The technical tour for the month of March took place at the All American Asphalt mining facility in Corona. The site can be easily seen from Interstate 15 and Highway 91, the site is located to the south east of the interchange. The facility is one of three facilities that provide aggregates for paving and concrete projects for much of southern California, most likely you have seen their equipment along the road at a construction site proudly displaying their American flag. The site has a footprint of over 600 Acres, so attendees of San Bernardino/ Riverside (SB/R) ASCE were driven around the site via a small air conditioned bus provided by All American Asphalt.
The event commenced about 10:00AM with a brief overview of the on-site maintenance and storage areas where all routine maintenance is performed. Then the group was chauffeured to different locations where we could witness the step-by-step mining process of creating 3/4”, 1/2″, and other size aggregates to be used in pavements and concrete jobs. Our tour started at the mining ‘pit’ where the first step creating aggregate materials is blasting. Surprisingly, the explosives used are made of inert and organic materials, which are activated with electric current and a ‘special’ mixture. A large high pressure drilling machine is used to prepare the site with the explosives by making approximately forty (40) 60-foot deep holes per blast site.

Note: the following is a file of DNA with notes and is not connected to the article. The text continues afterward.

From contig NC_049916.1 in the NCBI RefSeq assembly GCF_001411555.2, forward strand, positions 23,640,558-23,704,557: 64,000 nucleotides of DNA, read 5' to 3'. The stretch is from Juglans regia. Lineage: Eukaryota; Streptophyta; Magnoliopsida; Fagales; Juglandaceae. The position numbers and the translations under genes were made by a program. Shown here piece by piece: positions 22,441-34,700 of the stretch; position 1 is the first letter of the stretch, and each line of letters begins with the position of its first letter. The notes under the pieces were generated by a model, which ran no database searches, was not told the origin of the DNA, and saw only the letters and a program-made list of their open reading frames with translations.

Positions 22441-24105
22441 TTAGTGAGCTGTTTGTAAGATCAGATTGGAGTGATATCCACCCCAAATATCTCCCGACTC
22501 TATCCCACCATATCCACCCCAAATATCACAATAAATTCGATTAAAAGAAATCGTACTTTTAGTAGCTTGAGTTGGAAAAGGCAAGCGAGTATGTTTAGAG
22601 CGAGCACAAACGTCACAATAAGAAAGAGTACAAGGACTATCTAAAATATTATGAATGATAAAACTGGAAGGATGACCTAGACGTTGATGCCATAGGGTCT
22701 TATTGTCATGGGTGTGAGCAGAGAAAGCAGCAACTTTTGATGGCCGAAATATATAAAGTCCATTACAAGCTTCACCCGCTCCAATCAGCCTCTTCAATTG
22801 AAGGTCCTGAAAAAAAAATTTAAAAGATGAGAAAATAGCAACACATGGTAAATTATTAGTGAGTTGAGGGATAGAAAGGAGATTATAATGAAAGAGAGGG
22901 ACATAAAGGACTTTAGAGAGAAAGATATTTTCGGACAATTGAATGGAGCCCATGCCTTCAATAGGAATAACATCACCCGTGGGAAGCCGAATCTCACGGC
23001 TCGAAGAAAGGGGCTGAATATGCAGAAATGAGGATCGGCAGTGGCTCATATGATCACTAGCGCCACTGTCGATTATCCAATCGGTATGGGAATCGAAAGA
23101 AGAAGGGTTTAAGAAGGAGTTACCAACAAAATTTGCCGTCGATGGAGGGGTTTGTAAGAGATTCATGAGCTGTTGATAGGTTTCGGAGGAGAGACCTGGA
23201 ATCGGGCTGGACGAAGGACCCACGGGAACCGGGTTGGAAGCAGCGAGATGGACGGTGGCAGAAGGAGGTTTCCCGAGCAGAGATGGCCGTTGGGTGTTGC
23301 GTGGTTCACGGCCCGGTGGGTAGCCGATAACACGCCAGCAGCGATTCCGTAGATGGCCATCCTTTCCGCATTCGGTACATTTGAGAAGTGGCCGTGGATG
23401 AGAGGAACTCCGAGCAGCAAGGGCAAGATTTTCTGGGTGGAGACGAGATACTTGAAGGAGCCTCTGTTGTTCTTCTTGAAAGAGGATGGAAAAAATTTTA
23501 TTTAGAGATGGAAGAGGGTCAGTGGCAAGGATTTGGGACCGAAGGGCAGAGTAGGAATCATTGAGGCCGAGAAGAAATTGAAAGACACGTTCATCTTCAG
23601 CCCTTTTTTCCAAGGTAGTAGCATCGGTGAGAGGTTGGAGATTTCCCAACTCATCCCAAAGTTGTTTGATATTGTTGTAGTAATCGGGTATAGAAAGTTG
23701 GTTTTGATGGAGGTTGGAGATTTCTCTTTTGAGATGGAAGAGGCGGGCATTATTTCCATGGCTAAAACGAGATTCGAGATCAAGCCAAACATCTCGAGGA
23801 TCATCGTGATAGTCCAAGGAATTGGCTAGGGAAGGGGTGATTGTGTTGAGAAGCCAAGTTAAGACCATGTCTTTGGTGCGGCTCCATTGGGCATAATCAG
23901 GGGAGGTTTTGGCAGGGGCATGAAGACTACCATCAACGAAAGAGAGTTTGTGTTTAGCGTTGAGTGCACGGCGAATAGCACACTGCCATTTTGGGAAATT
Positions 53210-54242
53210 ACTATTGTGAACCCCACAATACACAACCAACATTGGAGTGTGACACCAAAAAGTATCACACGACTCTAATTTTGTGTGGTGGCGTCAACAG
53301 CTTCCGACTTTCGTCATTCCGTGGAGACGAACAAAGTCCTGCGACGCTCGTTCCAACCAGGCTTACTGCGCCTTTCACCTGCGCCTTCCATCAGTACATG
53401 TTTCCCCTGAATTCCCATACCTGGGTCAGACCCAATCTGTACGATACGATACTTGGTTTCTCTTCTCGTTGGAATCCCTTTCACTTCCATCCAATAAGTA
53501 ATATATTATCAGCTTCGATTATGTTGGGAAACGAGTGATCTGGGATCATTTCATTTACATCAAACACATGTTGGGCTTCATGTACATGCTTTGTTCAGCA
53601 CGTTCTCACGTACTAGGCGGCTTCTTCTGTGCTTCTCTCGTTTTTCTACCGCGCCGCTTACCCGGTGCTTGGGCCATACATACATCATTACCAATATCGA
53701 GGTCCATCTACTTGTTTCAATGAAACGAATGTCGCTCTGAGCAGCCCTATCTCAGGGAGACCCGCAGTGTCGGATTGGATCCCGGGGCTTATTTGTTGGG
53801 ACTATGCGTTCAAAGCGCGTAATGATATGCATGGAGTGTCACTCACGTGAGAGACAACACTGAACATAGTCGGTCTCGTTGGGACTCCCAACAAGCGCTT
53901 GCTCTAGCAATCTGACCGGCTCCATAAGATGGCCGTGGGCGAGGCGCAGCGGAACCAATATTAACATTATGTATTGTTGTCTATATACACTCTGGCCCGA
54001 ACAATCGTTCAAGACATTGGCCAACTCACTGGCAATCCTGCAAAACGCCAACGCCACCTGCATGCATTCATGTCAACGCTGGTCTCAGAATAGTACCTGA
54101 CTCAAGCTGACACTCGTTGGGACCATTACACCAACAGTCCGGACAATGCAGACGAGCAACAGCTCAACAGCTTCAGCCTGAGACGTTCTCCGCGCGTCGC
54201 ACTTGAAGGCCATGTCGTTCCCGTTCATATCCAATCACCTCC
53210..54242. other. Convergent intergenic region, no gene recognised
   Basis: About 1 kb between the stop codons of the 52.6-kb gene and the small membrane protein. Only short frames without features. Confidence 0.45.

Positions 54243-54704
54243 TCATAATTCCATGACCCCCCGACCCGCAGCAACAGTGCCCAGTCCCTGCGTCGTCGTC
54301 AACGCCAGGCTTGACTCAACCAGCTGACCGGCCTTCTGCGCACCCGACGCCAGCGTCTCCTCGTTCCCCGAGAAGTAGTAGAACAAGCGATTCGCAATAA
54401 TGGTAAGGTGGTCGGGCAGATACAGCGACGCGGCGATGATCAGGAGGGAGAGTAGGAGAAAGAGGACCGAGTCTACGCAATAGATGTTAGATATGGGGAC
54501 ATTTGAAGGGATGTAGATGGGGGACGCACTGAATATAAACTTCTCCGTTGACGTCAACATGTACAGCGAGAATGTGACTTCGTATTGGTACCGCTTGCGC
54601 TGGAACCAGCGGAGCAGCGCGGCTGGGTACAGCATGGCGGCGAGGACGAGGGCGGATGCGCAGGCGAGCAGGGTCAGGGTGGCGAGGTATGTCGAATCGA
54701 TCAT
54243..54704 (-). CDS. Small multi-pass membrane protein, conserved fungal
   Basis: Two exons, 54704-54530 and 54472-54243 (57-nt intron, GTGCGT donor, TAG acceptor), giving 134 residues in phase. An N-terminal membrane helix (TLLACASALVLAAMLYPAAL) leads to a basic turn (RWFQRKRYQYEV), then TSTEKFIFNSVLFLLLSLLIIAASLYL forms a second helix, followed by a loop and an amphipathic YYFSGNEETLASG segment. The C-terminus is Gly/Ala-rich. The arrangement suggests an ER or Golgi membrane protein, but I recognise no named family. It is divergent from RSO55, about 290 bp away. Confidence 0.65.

The group had a chance to see the process of grinding down the large boulders with the use of special grinders. It was awesome to see the equipment used to haul and move material around the site, some of the equipment used were excavators, bulldozers, dump trucks, and many conveyor belts for transporting of smaller rock materials.
We got a chance to see the control room where all equipment and material productions is monitored constantly with the help of a SCADA and PLC (Programmable Logic Control). We also got to see how much recycled material is used in making the asphalt for new pavement. Materials from used shingles, recycled tires, and recycled pavement are all used in creating asphalt for new pavement materials. As we toured around the site, the practice of engineering from different disciplines can easily be spotted at every step of the process throughout the tour. It was a great trip, and amazing to see well integrated, clean, and eco-friendly a site of this magnitude can be. ASCE/YMF would like to give a special thanks to All American Asphalt and Bill Ballon for taking time out of his schedule to give the tour and answer all of our questions.